, is meant to be a primer for like-minded Muslims who wish to find the language to reinterpret their faith and reform the current state of Islam. "The Muslim mind has stagnated. For purely political reasons, not spiritual reasons, the gates of ijtihad, the doors of independent thinking have deliberately been narrowed. Not completely shut, but narrowed," says Manji. She urges Muslims around the world to reopen these doors and begin a much needed dialogue about the problems within Islam.

Manji asserts that the stagnation has dragged on for centuries and therefore rejects the notion that Islam was “hijacked” by terrorists on September 11, 2001. "That suggests that Islam is like a plane that was cruising along to some human rights haven, and were it not for those nasty terrorists on 9/11, this plane called Islam would have reached its wondrous destination without a bump. Well that is simply not true," Manji says. Moreover, she says that unless moderate Muslims do more to denounce and not just to distance themselves from extremists who misuse Islam to justify violent ends, non-Muslims will not detect any difference between the two.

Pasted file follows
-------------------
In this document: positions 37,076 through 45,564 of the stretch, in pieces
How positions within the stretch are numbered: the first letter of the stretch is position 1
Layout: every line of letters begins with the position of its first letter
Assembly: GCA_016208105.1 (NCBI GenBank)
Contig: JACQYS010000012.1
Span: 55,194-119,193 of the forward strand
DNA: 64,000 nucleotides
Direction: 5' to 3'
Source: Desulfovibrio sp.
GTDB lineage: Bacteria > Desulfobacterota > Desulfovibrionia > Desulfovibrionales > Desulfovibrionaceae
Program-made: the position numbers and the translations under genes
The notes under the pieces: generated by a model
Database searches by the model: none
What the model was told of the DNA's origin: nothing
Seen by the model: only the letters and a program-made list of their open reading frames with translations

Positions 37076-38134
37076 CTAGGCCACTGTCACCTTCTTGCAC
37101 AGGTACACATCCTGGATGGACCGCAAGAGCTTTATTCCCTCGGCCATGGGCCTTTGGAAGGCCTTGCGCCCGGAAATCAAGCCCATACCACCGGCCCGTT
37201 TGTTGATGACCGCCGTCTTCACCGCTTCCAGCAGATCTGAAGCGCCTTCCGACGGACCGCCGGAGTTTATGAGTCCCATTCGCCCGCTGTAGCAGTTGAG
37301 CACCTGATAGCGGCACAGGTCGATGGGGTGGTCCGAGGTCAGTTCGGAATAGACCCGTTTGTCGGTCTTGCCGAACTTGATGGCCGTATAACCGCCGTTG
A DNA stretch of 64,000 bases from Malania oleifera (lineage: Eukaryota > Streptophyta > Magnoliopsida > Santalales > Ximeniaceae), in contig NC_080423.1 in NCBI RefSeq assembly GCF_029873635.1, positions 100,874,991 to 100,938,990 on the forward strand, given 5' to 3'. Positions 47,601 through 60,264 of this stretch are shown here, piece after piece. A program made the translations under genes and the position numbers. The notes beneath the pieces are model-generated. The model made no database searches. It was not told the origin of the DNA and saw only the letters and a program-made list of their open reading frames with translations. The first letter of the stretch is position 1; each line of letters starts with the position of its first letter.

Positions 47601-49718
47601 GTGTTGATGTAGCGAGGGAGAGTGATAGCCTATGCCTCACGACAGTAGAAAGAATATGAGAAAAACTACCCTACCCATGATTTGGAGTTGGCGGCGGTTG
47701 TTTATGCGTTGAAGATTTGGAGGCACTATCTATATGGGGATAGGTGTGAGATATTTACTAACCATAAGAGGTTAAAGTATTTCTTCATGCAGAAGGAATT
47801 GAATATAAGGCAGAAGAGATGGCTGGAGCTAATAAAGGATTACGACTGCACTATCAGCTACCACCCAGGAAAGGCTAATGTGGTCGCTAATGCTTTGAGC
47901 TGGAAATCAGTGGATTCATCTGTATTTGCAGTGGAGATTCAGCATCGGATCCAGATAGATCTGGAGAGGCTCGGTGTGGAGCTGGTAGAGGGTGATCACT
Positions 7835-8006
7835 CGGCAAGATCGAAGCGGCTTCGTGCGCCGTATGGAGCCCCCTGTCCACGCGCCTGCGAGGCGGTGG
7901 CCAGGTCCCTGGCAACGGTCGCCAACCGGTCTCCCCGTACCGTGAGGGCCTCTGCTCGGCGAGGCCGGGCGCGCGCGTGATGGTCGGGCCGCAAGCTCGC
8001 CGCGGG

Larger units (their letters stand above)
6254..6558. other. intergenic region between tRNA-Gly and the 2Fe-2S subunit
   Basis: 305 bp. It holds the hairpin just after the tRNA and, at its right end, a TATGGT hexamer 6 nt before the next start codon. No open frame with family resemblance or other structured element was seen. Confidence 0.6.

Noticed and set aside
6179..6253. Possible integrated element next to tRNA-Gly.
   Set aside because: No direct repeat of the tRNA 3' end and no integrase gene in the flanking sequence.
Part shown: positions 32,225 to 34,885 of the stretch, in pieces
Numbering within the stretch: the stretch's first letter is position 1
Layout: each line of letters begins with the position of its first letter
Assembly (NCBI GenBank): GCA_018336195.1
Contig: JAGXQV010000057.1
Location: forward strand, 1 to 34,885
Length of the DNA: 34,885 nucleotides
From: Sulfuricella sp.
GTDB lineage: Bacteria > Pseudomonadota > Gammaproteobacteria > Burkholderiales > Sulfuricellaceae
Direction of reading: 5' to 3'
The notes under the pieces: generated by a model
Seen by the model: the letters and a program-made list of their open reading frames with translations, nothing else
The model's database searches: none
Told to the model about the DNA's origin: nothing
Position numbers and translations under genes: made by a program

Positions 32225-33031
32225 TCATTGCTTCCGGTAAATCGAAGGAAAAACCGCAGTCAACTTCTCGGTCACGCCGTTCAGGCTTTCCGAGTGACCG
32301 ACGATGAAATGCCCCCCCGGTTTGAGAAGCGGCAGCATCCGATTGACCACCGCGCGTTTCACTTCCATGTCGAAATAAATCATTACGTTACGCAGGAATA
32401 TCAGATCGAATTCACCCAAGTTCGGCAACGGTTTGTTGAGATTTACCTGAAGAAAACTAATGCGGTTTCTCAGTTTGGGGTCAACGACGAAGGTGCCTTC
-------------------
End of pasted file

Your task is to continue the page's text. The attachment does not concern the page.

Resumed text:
Irshad Manji remains adamant that reformist Muslims, those willing to look inwards at the trouble with Islam today and take on Islamic extremists through reinterpretation of faith, are the true key to progress.

Irshad Manji is the author of the best-selling novel The Trouble with Islam Today and her most recent work Allah, Liberty and Love. Manji is also director of the Moral Courage Project at New York University.

For more listen to Press Conference USA.

You May Like

Lebanese Media Unite to Support Palestinians in Gaza

Joint newscast billed as Arab world’s first unified news bulletin in support of Hamas-controlled Gaza Strip More

Photogallery Australian PM Alleges ‘Coverup’ at MH17 Crash Site

Meanwhile, Russia's ambassador to Malaysia denies plane's black boxes were opened before they were handed over to Malaysian officials More

Despite Advances in AIDS Treatment, Stigma Lingers

Leading immunologist tells VOA that stigma is often what prevents those infected with disease from seeking treatment More

This forum has been closed.
Comments